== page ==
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Sharply Divided Fed Again Reduces Rates

But may not do so again this year
By Newser Editors and Wire Services
Posted Sep 18, 2019 2:31 PM CDT
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Federal Reserve Board Chair Jerome Powell speaks at a news conference following a two-day meeting of the Federal Open Market Committee, Wednesday, Sept. 18, 2019, in Washington.   (AP Photo/Patrick Semansky)
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(Newser) – A sharply divided Federal Reserve cut its benchmark interest rate Wednesday for a second time this year but declined to signal that further rate cuts are likely this year, the AP reports. The Fed's move reduces its key short-term rate—which influences many consumer and business loans—by an additional quarter-point to a range of 1.75% to 2%. The action was approved 7-3, with two officials preferring to keep rates unchanged and one arguing for a bigger half-point cut. It was the most Fed dissents in three years. The divisions on the policy committee underscored the challenges confronting Chairman Jerome Powell in guiding the Fed at time of high uncertainty in the US economy. Stock prices fell after the Fed issued a policy statement, reflecting disappointment that it had declined to indicate that more rate cuts are likely this year.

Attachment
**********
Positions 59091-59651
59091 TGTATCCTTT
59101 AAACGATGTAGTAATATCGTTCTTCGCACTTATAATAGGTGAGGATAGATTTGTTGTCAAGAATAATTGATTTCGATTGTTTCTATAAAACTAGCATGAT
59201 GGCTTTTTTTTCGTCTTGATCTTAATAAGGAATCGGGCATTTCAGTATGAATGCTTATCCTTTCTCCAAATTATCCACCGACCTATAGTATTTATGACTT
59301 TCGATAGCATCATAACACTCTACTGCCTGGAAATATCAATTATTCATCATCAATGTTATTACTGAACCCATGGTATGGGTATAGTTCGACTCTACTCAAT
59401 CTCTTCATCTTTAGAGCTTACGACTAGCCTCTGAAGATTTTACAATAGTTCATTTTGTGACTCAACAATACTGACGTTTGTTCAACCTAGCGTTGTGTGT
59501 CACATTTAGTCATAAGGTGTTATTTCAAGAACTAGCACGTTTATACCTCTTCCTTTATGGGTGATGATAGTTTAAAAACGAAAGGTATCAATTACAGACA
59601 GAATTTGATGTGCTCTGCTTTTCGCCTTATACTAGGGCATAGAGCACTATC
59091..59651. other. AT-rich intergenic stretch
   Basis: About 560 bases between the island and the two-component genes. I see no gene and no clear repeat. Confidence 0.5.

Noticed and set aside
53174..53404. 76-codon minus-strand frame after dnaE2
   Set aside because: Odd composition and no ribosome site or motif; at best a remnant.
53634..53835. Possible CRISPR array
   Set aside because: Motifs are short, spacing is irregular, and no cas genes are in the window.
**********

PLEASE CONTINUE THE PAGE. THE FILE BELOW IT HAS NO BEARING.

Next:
At a news conference, Powell acknowledged that Fed officials are sharply divided about the wisest course to take on interest rates. "This is a time of difficult judgments and disparate perspectives," the chairman said. "I really do think that is nothing but healthy." The Fed's modest rate cut Wednesday irritated Trump, who has attacked the central bank and insisted that it slash rates more aggressively. The president immediately signaled his discontent: "Jay Powell and the Federal Reserve Fail Again," Trump tweeted. "No 'guts,' no sense, no vision! A terrible communicator!" Updated economic and interest rate forecasts issued Wednesday by the Fed show that only seven of 17 officials foresee at least one additional rate cut this year. And at least two Fed officials expect a rate hike next year. (Much more here, or see the Fed's full statement here or what the rate cut means for you here.)


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